Creating a Personal Spending Plan

Thanks to Brookline's Society of Grownups over the last few years, us JUGs have seriously gotten our finances in check!  

I was able to attend a session for bloggers last week on creating a spending plan, something that is crucial to staying on track.  The strategies discussed were led by the attendees, mostly because a spending plan is created in a way so that spending matters to you.

Some key factors in creating a spending plan, is to remember that your "wants" are important, too!  As you are solidifying what you want to purchase (and "wants" should be factored in to keep you more on track), you gain a better understanding of your priorities.

It is important to be intentional with how you categorize your spending.  SoG suggested three buckets in which to place funds:

  1. Needs (50% distribution): the "essentials:" rent, loans, credit card payments, utilities, T pass, even coffee (!)
  2. Priorities (30%): best use for the future, long-term debt deleverage; savings account(s)
  3. Wants (20%): what brings you happiness; spend remainder after action is taken on goals

I loved the concept shared of "save, then spend," really the inverse of what most assume you should do, in pay your rent and expenses first, and then save.  SoG advises the opposite, and it's just a modern-day model that we want to adopt.  

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In reflecting on spending habits, it is crucial to ask yourself the question of "Are you getting in your own way?" Consider what starts as an innocent trip to Target, you go in for paper goods, gift wrap and some Windex; coming out with $400 of stuff you didn't even know you "need."  Things like this are a reminder to be mindful, not mindless.  When shopping, have intention, and distract yourself so you're not just aimlessly wandering and grabbing at items.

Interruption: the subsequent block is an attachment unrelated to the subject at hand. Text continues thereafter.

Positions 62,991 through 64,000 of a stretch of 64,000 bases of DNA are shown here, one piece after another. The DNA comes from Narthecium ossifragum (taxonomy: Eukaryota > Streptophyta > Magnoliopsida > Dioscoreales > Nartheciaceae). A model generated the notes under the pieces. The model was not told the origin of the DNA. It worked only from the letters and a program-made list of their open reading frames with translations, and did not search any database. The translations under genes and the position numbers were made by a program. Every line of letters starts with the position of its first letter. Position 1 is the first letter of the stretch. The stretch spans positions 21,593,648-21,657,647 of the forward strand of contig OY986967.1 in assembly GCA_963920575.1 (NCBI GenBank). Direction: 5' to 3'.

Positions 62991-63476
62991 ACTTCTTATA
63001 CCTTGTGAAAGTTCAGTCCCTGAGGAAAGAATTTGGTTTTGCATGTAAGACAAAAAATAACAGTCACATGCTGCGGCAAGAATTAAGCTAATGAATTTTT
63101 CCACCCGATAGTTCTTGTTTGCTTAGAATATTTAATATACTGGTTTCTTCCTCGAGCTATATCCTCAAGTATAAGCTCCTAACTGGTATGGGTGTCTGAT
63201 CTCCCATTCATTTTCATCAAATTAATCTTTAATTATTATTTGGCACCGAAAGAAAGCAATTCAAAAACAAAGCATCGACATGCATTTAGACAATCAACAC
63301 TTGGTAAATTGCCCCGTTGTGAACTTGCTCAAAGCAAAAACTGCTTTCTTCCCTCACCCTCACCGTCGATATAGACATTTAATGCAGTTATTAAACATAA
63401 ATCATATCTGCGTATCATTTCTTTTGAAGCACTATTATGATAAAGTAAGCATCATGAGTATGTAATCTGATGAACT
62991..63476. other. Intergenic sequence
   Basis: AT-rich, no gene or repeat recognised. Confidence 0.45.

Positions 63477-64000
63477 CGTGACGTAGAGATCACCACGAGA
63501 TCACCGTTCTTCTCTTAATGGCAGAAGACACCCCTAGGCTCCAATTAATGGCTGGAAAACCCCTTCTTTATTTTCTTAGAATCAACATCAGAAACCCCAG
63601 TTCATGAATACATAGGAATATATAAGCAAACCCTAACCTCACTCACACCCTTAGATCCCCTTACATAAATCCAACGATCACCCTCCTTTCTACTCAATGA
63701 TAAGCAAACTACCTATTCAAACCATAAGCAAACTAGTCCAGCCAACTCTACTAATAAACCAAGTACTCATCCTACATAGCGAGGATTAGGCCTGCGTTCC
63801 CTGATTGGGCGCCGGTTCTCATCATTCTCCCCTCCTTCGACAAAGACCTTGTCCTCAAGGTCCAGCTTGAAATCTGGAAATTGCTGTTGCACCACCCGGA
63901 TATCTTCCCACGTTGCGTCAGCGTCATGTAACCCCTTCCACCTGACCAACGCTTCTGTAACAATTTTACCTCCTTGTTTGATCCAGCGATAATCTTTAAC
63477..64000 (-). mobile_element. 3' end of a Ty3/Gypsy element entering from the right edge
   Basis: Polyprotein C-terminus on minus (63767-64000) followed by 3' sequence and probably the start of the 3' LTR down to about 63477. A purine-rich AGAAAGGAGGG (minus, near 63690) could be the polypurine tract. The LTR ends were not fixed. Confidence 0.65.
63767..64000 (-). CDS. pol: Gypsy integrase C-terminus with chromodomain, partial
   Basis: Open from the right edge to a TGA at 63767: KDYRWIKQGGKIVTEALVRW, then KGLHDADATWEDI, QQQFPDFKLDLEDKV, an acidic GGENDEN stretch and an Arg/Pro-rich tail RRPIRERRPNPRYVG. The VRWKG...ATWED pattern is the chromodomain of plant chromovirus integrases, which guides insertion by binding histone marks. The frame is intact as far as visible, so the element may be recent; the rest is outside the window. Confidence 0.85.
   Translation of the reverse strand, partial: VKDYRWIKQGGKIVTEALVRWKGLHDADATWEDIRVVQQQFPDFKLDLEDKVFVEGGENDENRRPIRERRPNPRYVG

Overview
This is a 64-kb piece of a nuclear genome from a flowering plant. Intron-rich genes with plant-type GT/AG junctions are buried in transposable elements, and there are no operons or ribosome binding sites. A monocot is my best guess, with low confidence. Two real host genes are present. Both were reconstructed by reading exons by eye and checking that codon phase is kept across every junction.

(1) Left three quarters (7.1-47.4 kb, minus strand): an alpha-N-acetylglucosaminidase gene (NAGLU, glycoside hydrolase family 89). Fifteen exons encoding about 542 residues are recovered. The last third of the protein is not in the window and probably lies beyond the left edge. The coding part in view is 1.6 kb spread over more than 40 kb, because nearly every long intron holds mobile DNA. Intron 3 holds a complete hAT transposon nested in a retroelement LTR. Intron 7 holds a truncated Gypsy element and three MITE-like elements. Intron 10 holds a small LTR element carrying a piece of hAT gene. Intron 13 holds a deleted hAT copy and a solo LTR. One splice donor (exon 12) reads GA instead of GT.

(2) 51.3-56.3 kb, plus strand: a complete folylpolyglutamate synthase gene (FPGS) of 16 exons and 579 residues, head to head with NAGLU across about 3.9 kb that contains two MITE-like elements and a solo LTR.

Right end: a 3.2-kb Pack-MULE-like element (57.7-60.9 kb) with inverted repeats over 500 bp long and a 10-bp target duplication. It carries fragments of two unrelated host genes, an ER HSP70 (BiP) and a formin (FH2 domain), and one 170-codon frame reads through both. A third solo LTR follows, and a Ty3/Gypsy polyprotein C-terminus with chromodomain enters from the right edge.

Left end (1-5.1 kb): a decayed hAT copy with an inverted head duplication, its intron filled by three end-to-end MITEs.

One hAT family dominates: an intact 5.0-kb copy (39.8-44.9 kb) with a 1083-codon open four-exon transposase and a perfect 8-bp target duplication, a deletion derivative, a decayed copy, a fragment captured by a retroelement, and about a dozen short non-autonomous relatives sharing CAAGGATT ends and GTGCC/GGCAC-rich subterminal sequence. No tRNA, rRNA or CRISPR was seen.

Another tip I really valued is to create a nickname for various savings accounts.  This mirrors having intention in spending, and if you have to take from an account, it's a bigger hit to borrow from your "house down payment" fund, rather than just "savings account."  The bottom line is cash is cash, and without a label to your money, you're more likely to spend without intention.

We all crave that bonus at work, too, but don't plan to spend until you have the money.  Have a plan in place before you get paid.  That way, you can continually maintain spending balance.

A great takeaway from the class was to constantly revisit your money.  Check in as your financial plan changes so that it evolves with you.  It needs to change as often as your priorities, wants, compensation structure does since it is a value system unique to you!

SoG recently made some changes, so the best way to find them is through their website.  This is a destination for online classes, financial calculators and ongoing advice from the SoG blog.  Feel free to share your personal spending/saving techniques in the comments section!

 

This post is sponsored by Society of Grownups, a Brookline-based company offering classes, events, and financial advice to help navigate being a grownup and encourage conversations about money, happiness, adventure, and personal values. Check out their classes and more here.

Meredith TennihanComment